“But there is always work to be done,” says Ouding. “Facebook groups are great, but I would love to see mental health specialists and industry professionals meet and create a book or podcast or another set of resources for us beyond social media.”
Beyond seeking professional treatment, what other options are available for those suffering from depression and anxiety?
“I’m a huge fan of mindfulness,” says Bartolucci. “There are lots of great books and sites on how mindfulness can help people better manage stress, which are huge triggers for anxiety and depression. Mindfulness also provides a nice option for relaxation that doesn’t involve substances and also teaches awareness, which can give you insight into when you are crossing certain boundaries, professionally and personally.”
She also encourages her patients to pursue other interests outside of work and make self-care a priority, especially sleep.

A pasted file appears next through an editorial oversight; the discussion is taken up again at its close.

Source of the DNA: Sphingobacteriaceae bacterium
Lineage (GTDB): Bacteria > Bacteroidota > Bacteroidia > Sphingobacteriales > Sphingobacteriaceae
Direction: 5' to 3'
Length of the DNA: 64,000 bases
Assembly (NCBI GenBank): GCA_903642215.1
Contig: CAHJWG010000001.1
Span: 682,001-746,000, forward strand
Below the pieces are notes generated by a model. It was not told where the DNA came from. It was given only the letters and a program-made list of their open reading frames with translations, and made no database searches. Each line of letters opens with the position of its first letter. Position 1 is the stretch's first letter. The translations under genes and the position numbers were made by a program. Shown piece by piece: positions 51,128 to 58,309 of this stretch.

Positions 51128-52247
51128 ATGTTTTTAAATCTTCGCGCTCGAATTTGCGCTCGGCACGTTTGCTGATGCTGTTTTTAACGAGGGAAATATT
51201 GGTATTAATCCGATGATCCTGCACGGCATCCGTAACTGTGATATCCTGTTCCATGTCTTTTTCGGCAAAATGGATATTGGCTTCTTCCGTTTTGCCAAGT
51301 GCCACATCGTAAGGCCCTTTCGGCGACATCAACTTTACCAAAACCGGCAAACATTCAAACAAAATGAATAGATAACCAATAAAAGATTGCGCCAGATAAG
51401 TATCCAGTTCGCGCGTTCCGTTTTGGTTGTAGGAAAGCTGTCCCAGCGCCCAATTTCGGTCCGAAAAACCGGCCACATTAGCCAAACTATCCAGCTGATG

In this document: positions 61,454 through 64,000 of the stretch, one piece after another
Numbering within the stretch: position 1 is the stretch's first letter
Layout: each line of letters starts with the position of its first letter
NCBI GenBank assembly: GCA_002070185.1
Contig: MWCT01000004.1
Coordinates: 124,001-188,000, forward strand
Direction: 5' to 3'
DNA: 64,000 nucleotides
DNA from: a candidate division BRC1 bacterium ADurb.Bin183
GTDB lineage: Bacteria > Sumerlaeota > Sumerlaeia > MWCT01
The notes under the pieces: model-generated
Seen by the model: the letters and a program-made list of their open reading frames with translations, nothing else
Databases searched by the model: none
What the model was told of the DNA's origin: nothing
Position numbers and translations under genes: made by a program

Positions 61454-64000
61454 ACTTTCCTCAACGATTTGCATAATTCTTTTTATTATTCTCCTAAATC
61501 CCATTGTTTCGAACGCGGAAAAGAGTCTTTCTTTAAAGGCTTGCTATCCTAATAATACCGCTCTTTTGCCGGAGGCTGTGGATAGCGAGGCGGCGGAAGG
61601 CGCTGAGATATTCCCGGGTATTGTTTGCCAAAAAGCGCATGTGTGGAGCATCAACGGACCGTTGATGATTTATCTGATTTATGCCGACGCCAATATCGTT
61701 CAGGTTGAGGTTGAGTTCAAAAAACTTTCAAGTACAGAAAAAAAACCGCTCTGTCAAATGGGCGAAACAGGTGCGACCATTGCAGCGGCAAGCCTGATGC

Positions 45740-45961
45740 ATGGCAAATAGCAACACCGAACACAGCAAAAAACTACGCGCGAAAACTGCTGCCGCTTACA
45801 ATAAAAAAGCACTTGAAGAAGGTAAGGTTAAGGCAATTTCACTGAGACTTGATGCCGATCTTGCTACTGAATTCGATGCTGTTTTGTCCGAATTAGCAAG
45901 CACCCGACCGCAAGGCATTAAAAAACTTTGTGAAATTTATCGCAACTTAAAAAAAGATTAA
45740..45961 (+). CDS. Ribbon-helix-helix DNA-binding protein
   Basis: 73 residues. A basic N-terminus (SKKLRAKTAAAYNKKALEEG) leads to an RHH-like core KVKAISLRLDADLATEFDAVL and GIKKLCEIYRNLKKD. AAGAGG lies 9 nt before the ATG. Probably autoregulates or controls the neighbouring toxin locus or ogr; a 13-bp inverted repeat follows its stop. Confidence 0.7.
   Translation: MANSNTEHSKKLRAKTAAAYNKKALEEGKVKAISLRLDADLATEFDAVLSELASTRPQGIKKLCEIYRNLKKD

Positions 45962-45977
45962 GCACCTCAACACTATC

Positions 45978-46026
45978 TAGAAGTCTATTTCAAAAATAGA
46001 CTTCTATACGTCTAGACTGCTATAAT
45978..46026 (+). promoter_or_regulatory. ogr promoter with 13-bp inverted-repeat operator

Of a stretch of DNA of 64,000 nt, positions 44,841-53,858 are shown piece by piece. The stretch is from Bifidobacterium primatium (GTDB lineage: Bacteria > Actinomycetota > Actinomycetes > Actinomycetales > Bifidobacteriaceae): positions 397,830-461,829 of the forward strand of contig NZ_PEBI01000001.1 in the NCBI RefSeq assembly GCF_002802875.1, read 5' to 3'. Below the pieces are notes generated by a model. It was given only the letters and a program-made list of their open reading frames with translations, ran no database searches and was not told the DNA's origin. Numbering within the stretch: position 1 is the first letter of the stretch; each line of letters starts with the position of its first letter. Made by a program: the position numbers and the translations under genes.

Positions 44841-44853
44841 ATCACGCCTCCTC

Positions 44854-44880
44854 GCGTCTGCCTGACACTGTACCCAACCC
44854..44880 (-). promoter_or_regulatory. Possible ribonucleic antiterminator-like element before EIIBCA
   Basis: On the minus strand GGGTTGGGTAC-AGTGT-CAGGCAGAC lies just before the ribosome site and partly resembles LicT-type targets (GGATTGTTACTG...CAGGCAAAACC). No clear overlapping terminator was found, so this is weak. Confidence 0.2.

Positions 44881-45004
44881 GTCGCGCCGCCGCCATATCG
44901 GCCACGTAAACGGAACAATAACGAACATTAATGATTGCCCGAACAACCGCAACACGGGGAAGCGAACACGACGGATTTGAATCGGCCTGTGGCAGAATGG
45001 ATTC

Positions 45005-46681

Putting yourself first can be hard for hospitality professionals, as “you’re constantly doing things for other people first and neglecting yourself,” says McGarry. His self-care regimen includes weekly therapy sessions, ongoing outpatient rehabilitation, AA meetings, a complete change in his diet and lifestyle, regular runs, time with his dogs, time off on weekends and ensuring his staff has time for the same. “I’m in the best shape I’ve ever been in mentally, physically, and spiritually,” he continues.
“I opened my second bar a month ago, and this time, I could actually celebrate it fully and remember it all the next day. This industry has been very good to me, and now it’s my turn to give back. If my story can help just one person, I’ve done my job.”
If you or someone you know is struggling with alcoholism or depression, see here, here and here for lists of organizations offering resources for advocacy, coping, support and inpatient treatment options.